Interest expense and debt conversion expense
    (427 )     (384 )     (631 )     (389 )     (453 )
Income tax (expense) benefit
    (75 )     (151 )     152       393       158  
Income (loss) from continuing operations
    171       116       (321 )     (800 )     (160 )
Income (loss) from discontinued operations (3)
    3       148       (13 )     895       145  
Cumulative effect of change in accounting principles
                1       (5 )      
Net income (loss)
  $ 174     $ 264     $ (333 )   $ 90     $ (15 )
Net income (loss) applicable to common stockholders
    174       264       (342 )     68       (37 )
Basic earnings (loss) per share from continuing operations
  $ 0.20     $ 0.15     $ (0.72 )   $ (2.12 )   $ (0.48 )
Basic net income (loss) per share
    0.20       0.35       (0.75 )     0.18       (0.10 )
Diluted earnings (loss) per share from continuing operations
  $ 0.20     $ 0.15     $ (0.72 )   $ (2.12 )   $ (0.48 )
Diluted net income (loss) per share
    0.20       0.35       (0.75 )     0.18       (0.10 )
Shares outstanding for basic EPS calculation
    840       752       459       387       378  
Shares outstanding for diluted EPS calculation
    842       754       509       513       504  
Cash dividends per common share
  $     $     $     $     $  
Cash Flow Data:
                                       
Net cash provided by (used in) operating activities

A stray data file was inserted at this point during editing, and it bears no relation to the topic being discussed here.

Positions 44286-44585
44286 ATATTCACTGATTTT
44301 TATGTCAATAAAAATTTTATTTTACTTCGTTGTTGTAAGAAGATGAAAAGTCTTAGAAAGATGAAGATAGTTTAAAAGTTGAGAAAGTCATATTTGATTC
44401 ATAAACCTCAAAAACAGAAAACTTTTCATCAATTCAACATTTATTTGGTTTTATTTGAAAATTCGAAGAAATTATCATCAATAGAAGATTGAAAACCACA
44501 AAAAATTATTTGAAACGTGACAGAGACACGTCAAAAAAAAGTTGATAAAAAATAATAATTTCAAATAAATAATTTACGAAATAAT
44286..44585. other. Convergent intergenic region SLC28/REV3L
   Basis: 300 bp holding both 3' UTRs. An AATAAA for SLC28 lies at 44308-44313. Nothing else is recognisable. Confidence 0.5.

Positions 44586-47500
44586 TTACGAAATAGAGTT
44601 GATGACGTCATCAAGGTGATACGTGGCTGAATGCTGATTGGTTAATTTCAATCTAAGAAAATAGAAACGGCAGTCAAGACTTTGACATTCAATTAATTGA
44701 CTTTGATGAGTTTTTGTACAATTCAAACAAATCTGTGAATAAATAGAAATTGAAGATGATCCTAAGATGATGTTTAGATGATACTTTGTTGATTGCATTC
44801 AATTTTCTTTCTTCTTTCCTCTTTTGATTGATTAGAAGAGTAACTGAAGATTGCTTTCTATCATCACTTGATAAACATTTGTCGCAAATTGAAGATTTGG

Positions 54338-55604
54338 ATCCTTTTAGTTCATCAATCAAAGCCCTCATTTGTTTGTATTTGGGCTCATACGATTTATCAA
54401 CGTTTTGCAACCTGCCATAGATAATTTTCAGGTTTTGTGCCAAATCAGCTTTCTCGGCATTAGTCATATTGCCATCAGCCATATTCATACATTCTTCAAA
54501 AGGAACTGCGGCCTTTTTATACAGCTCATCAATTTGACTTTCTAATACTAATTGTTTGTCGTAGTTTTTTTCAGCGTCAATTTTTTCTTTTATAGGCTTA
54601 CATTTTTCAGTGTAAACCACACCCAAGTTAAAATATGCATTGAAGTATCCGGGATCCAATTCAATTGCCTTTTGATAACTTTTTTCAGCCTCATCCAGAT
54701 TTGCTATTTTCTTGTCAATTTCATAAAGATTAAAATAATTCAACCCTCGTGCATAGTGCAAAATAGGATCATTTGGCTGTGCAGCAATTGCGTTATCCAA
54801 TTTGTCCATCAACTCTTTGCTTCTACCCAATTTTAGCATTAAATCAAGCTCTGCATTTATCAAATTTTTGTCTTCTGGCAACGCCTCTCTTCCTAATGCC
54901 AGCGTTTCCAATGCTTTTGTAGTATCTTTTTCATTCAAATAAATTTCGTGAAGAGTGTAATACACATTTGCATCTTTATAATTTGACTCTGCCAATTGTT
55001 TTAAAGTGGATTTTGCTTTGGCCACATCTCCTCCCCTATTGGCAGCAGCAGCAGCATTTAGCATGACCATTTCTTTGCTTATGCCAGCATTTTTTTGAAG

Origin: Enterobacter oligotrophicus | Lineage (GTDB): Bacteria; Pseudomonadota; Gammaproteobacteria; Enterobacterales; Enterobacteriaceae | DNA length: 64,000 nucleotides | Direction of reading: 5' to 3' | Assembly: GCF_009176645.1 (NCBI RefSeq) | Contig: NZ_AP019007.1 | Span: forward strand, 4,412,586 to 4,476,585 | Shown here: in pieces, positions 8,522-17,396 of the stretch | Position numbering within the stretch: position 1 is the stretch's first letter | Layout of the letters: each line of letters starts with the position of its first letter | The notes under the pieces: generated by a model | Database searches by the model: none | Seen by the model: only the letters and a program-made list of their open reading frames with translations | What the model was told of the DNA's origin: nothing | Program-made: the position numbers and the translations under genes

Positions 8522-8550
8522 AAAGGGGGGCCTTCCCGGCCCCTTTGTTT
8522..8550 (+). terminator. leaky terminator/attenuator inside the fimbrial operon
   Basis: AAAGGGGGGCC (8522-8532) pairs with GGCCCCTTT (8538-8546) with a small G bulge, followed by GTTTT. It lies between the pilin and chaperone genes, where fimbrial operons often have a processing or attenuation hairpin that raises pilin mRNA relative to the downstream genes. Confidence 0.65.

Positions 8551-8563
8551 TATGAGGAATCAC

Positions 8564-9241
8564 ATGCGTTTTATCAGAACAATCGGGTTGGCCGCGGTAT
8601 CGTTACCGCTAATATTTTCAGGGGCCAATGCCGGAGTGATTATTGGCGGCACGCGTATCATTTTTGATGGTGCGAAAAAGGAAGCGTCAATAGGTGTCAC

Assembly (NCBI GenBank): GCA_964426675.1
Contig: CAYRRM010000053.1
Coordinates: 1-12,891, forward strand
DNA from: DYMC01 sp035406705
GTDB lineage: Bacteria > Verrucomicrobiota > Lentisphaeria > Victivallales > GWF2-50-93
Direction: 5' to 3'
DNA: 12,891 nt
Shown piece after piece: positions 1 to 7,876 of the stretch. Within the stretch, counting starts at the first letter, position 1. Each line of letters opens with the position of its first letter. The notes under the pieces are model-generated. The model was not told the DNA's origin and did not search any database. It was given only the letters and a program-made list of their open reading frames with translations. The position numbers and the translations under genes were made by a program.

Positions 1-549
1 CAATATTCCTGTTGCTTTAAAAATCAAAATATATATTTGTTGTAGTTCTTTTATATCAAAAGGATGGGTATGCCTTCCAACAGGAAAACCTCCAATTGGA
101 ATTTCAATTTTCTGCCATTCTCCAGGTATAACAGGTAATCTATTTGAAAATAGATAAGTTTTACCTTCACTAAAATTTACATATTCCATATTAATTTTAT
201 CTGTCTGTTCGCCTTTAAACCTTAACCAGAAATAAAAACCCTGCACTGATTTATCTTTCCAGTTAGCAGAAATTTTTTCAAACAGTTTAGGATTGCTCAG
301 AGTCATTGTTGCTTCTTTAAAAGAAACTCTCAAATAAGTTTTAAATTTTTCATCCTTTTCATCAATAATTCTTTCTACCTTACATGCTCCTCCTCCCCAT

$ 319     $ 341     $ (194 )   $ (30 )   $ 5  
Net cash provided by (used in) investing activities
    (102 )     (817 )     358       1,824       262  
Net cash provided by (used in) financing activities
    148       433       (1,342 )     (873 )     (115 )
Cash dividends or distributions to partners, net
                (17 )     (22 )     (22 )
Capital expenditures, acquisitions and investments
    (640 )     (504 )     (163 )     (315 )     (314 )
                                         
    December 31,  
    2008     2007     2006     2005     2004  
    (in millions)  
Balance Sheet Data (2):
                                       
Current assets
  $ 2,803     $ 1,663     $ 1,989     $ 3,706     $ 2,728  
Current liabilities
    1,702       999       1,166       2,116       1,802  
Property and equipment, net
    8,934       9,017       4,951       5,323       6,130  
Total assets
    14,213       13,221       7,537       10,126       9,843  
Long-term debt (excluding current portion)
    6,072       5,939       3,190       4,228       4,332  
Notes payable and current portion of long-term debt
    64       51       68       71       34  
Series C convertible preferred stock
                      400       400  
Minority interest
    (30 )     23                   106  
Capital leases not already included in long-term debt
    4       5       6              
Total equity
    4,515       4,506       2,267       2,140       1,956  
 
     
(1)   The Merger (April 2, 2007) and the Sithe Energies acquisition (February 1, 2005) were each accounted for in accordance with the purchase method of accounting and the results of operations attributable to the acquired businesses are included in our financial statements and operating statistics beginning on the acquisitions’ effective date for accounting purposes.

 

34


Table of Contents